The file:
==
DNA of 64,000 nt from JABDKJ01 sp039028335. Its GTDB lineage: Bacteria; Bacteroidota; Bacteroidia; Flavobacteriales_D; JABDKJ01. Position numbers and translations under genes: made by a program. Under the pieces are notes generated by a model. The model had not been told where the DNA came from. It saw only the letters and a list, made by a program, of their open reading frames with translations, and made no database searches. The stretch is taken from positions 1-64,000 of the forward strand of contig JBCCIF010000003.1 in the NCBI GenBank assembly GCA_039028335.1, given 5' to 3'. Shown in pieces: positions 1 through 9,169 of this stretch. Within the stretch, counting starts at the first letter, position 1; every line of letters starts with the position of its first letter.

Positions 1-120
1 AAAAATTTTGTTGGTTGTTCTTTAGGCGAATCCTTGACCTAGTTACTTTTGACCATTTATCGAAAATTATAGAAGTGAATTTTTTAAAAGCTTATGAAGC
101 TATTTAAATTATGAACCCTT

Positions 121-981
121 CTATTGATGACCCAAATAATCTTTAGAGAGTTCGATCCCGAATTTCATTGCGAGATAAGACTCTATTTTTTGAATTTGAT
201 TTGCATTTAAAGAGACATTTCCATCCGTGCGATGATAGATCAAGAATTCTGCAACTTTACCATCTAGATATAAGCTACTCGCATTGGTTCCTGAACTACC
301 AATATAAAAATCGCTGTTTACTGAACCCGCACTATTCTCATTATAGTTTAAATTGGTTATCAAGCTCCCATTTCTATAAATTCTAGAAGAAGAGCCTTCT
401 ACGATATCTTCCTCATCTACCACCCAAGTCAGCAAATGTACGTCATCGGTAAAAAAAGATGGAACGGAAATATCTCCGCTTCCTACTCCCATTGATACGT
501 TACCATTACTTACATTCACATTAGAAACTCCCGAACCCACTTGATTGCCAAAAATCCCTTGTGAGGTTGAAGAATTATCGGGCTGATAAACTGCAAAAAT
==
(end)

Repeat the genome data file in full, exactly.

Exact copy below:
DNA of 64,000 nt from JABDKJ01 sp039028335. Its GTDB lineage: Bacteria; Bacteroidota; Bacteroidia; Flavobacteriales_D; JABDKJ01. Position numbers and translations under genes: made by a program. Under the pieces are notes generated by a model. The model had not been told where the DNA came from. It saw only the letters and a list, made by a program, of their open reading frames with translations, and made no database searches. The stretch is taken from positions 1-64,000 of the forward strand of contig JBCCIF010000003.1 in the NCBI GenBank assembly GCA_039028335.1, given 5' to 3'. Shown in pieces: positions 1 through 9,169 of this stretch. Within the stretch, counting starts at the first letter, position 1; every line of letters starts with the position of its first letter.

Positions 1-120
1 AAAAATTTTGTTGGTTGTTCTTTAGGCGAATCCTTGACCTAGTTACTTTTGACCATTTATCGAAAATTATAGAAGTGAATTTTTTAAAAGCTTATGAAGC
101 TATTTAAATTATGAACCCTT

Positions 121-981
121 CTATTGATGACCCAAATAATCTTTAGAGAGTTCGATCCCGAATTTCATTGCGAGATAAGACTCTATTTTTTGAATTTGAT
201 TTGCATTTAAAGAGACATTTCCATCCGTGCGATGATAGATCAAGAATTCTGCAACTTTACCATCTAGATATAAGCTACTCGCATTGGTTCCTGAACTACC
301 AATATAAAAATCGCTGTTTACTGAACCCGCACTATTCTCATTATAGTTTAAATTGGTTATCAAGCTCCCATTTCTATAAATTCTAGAAGAAGAGCCTTCT
401 ACGATATCTTCCTCATCTACCACCCAAGTCAGCAAATGTACGTCATCGGTAAAAAAAGATGGAACGGAAATATCTCCGCTTCCTACTCCCATTGATACGT
501 TACCATTACTTACATTCACATTAGAAACTCCCGAACCCACTTGATTGCCAAAAATCCCTTGTGAGGTTGAAGAATTATCGGGCTGATAAACTGCAAAAAT